As for the realm of creativity, we must be able to program works which speak more directly to the public. Hence the decision to use only African-American soloists in Gershwin’s “Porgy and Bess.” And our decision, also, to present more contemporary works, simply because the questions they raise and the associated aesthetic issues are more immediately understood by our audience. I have no doubt that contemporary opera is better at connecting more directly with the present-day issues, and that it can and must become – if it is not already – an art of our time. A good example is the Opera of Saint Louis’s recent adaptation of Charles Blow’s book “Fire Shut Up in My Bones” by Terence Blanchard.

But, despite their good intentions, these productions can sometimes fail to achieve their goal of attracting new audiences. Today, the Met must mobilize all the elements that constitute the intellectual horizon of the younger generations. This is particularly the case with social media. In a world where tastes and trends are more fragmented and more individual than ever, because of the extreme dispersion of social networks, we have a role to play by creating curiosity around opera. It is certain that the presence of the orchestra music director and conductor Yannick Nézet-Séguin who is a champion of change and a considerable asset in this regard, due to his exceptional diplomatic skills, and his desire to ensure the international radiance of the Met.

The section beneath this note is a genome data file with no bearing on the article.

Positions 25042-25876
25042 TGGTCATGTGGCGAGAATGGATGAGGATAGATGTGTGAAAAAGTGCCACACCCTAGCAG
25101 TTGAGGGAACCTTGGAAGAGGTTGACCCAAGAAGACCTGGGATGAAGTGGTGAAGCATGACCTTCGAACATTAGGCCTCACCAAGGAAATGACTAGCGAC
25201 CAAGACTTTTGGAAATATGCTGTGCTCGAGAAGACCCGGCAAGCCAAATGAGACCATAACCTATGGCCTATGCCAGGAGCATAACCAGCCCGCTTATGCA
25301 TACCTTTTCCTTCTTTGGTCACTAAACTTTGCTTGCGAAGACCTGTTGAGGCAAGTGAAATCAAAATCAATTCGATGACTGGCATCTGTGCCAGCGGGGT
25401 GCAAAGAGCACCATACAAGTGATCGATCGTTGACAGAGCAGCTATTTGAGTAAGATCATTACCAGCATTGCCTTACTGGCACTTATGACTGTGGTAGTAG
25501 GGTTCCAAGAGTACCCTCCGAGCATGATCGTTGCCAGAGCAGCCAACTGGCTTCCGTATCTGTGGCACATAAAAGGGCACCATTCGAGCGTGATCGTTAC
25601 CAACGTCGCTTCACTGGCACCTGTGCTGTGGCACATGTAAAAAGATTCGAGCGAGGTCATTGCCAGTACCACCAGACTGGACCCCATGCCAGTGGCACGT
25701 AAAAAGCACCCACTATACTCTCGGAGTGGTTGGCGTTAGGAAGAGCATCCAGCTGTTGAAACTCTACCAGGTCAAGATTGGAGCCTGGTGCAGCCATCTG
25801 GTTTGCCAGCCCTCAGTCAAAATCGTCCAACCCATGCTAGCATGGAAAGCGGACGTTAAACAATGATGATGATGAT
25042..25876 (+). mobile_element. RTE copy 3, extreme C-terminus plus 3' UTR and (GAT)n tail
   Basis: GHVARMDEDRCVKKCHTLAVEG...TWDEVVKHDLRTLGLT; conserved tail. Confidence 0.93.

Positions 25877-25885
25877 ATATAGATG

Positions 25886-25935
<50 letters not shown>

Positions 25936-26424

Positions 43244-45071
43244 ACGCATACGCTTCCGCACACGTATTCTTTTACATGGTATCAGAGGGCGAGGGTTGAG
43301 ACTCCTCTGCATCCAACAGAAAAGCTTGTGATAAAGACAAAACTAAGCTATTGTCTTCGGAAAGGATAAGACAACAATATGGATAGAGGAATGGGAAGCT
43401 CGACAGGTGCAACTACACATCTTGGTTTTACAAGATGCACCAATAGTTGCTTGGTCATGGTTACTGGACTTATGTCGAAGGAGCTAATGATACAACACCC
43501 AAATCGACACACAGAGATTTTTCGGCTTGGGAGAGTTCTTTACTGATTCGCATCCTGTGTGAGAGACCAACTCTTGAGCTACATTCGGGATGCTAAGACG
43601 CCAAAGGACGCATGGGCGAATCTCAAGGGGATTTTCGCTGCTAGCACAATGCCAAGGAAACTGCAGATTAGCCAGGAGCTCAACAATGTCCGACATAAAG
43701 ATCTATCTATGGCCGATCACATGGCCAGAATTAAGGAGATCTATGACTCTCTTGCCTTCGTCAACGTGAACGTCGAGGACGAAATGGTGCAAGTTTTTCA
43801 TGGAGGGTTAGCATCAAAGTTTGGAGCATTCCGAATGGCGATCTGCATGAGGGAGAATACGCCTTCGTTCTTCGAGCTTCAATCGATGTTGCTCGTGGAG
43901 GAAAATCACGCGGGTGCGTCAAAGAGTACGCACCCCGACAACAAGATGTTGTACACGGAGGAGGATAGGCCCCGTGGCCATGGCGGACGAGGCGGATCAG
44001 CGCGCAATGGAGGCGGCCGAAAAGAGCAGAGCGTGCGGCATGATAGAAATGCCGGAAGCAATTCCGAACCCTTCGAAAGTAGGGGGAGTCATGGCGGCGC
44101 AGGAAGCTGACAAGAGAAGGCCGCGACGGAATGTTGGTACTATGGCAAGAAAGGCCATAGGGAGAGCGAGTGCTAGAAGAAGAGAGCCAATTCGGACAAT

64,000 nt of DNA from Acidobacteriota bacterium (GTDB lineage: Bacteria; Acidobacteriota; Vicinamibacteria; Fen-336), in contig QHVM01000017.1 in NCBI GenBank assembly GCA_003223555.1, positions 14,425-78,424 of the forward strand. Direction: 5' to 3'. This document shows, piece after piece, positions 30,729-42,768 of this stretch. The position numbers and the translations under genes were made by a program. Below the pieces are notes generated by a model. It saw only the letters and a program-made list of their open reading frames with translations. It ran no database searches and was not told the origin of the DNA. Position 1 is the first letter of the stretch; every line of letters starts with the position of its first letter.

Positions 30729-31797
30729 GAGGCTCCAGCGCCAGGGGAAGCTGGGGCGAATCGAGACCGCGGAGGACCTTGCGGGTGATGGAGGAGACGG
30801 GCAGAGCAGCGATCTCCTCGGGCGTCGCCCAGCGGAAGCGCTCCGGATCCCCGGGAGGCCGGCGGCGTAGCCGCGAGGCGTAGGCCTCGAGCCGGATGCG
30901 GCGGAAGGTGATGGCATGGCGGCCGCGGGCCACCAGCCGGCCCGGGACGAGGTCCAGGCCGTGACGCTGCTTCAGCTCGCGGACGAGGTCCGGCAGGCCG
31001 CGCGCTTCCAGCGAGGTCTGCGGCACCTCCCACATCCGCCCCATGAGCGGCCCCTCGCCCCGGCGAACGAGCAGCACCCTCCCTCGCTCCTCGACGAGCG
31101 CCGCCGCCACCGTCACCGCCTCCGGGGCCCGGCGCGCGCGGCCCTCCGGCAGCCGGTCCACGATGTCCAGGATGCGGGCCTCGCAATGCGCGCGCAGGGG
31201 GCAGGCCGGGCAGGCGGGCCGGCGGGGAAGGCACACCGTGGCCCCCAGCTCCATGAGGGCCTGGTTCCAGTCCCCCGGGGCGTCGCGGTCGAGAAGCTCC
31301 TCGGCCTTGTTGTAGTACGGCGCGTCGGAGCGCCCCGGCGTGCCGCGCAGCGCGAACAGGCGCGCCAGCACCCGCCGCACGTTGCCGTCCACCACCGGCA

In the United States, the real issue is education. Composer Philip Glass recalls in his memoirs that in his youth, in a simple public school, children were provided with the musical instruments they wished to play. These times are truly over. Music education is in the process of collapse but at the Met we draw on all the intellectual and artistic resources of the younger generation. Through our educational outreach we provide materials that help teachers to deepen their students’ understanding of the operas, especially those who have limited financial means. That’s why the job of the General Manager today is really to fight harder and harder to keep opera on people’s cultural radar.

Ultimately we have a very simple mission: to bring people to the theatre and to ensure that they find it so beautiful and so moving that they have only one desire: to come back.